Wednesday, May 28, 2008

Protesting my Property Taxes

It doesn’t seem to matter that home prices are dropping across the country - tax appraisals continue to inflate. I was surprised to see that the county had increased the appraisal value for my home. I knew it would never decrease, but at least I entertained the idea that it might stay the same.

A couple of weeks later I received a letter from a firm that wants to protest my taxes for me and take 50% of the savings. I had been considering a protest and that convinced me to file. I called the appraisal district and was told that they can not adjust valuations over the phone. I explained my case and the appraiser on the phone suggested that I file a protest in writing. Ugh. More time and work on my part required just to get a fair shake, a fair appraisal.

The following is the first draft of my letter of protest. The place names have been changed, but other than that this is the letter to be mailed.

Dear Appraisal Revew Board,

It is my desire to file a protest based on the valuation of my property being unequal to other properties. Valuation and property data is provided in the following chart for three homes located in my home neighborhood.

My property at 928 Home Road is to be compared against comparable homes at 927 and 930 Home Road. These two homes, at street #927 and #930, are the two closest homes to my house at 928 Home Road. My house is located between these two properties. All three of these properties have been re-valued for tax year 2008 and the figures in this chart reflect the most current values for 2008.

First in a comparison of the lots, it becomes apparent that my lot is more narrow with much less frontage than either of these other two properties. Both of these properties have a more functional and usable shape and consequently should be more valuable than my lot, yet my lot has a significantly higher land rate (cost per square foot of land). In addition, I do not have usage of the last 100 feet (North end) of my lot because it is under water. A city drainage ditch completely crosses my property. Using the rate (cost/square foot) for the lot that most closely resembles mine (930 Home Road), my total land value becomes 0.74*28907 = $21429.

Next, my home structure is valued at a greater amount than a larger home next to mine. Both homes are rated in good condition and are separated by only one year in age. The home at 927 Home Road has 153 square feet more living area than my house and a garage that is 180 square feet larger than mine, yet my house has a higher appraised dollar value. By calculating the cost per square foot for the home at 927 Home Road and applying the same rate to my own structure, the new value becomes: $53.41*1947 = $103,998.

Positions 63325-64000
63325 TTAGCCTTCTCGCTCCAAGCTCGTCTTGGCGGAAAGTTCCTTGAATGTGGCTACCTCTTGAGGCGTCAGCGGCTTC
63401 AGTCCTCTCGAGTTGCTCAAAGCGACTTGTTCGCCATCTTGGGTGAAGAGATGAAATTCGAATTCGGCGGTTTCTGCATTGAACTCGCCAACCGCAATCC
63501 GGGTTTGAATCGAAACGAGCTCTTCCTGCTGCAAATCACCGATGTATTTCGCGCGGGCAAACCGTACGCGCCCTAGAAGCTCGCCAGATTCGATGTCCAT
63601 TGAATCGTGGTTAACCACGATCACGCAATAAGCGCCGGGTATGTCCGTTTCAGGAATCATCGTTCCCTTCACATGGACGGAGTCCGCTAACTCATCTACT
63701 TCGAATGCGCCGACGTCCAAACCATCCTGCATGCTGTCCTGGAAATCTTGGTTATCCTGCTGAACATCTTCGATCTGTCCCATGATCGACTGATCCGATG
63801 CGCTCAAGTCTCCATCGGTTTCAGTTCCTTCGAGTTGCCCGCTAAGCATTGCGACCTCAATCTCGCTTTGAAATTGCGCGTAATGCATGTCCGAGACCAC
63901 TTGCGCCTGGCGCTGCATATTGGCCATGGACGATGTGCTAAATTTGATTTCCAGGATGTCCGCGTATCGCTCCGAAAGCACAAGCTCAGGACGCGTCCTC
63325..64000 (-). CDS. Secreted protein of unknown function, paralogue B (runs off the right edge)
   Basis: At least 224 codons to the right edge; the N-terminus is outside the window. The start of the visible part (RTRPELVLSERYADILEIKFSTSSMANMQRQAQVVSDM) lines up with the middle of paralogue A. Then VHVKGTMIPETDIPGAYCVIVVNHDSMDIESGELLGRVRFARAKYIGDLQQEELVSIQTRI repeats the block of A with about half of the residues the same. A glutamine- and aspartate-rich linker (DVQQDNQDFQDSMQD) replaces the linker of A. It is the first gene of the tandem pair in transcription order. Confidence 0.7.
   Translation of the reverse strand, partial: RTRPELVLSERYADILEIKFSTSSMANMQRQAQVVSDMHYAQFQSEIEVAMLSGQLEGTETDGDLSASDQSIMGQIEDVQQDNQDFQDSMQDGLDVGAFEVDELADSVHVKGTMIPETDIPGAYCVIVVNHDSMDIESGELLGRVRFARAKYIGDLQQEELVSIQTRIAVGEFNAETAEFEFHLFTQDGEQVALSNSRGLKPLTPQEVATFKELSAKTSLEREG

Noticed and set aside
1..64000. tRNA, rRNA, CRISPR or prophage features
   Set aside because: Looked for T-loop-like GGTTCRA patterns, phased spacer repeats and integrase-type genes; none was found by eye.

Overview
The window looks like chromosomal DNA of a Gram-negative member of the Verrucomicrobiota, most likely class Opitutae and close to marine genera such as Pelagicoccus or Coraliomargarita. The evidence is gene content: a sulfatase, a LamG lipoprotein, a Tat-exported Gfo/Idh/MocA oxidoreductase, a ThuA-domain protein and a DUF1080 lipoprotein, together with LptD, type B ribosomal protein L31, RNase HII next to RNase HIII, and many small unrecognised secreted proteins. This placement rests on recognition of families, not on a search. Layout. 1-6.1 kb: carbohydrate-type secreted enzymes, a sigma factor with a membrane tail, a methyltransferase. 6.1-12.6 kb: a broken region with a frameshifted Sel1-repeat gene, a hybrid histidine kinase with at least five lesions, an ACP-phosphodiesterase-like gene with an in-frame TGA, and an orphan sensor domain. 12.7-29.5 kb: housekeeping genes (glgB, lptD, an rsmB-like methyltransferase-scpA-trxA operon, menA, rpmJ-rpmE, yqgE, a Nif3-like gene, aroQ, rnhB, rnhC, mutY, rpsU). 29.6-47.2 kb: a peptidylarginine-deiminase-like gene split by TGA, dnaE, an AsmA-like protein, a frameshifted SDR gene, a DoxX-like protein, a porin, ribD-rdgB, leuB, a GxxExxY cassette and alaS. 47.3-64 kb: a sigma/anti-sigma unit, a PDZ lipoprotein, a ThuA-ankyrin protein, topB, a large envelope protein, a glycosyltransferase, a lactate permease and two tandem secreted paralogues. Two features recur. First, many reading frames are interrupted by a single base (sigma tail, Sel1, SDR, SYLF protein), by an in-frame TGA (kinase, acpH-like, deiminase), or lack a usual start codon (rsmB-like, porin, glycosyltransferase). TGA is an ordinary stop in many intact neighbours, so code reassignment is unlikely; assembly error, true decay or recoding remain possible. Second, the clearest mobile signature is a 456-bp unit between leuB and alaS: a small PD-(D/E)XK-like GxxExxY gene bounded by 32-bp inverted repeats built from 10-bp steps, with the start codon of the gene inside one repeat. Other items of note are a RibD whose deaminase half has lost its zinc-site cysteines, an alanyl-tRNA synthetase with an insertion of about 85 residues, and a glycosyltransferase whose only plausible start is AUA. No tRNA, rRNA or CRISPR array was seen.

In addition, my home has a large retaining wall that is in need of repair. Neither of these two other properties have a comparable retaining wall. The wall is approximately 11 feet tall and extends over 90 feet across my property. This wall provides support for my home foundation. The wall is constructed of used railroad ties that were installed in 1987. The railroad ties have deteriorated and need replacement. I have included a photo of the damaged wall and an estimate to replace this structure.

As is the case for any major repair work, a prospective home buyer would request that the cost of the retaining wall work be subtracted from the final selling price of the home. Given a market value of $125,426 minus the cost estimate of the wall ($19,722), the final market price becomes $105,704.

Please review the information that I have provided and reconsider the property valuation for 928 Home Road.

Thank you for your time,

I really don't expect the county to lower my property valuation to my recommendation. However, I do expect some relief and of course I am eager to read the logic behind any rebuttal.


  1. I just got my city tax estimate for next year and they lowered my property value by $3k. But, just last week the local paper ran a front page article titled, 'Adverage home prices drop by $20,000'.

    It's funny how the city had no problem increasing my property tax as fast as my house appresiated, yet have no intension of lowering them as fast as they are droping.

  2. With such a well thought out position and explanation, I have no doubt they will be rewarding you relief.
    Your financial proactiveness never ceases to impress me. =)

  3. they wont drop them if the house prices, or house values drop .. in fact if the values drop the taxes go up.

  4. @Mike - thanks for the link. It's quite the racket: if values decrease, the gov't increases the tax rate to cover the deficit.

    I eventually met with a count appraiser and did manage to get my house valuation lowered, but not the way I had originally planned! Here's the follow up post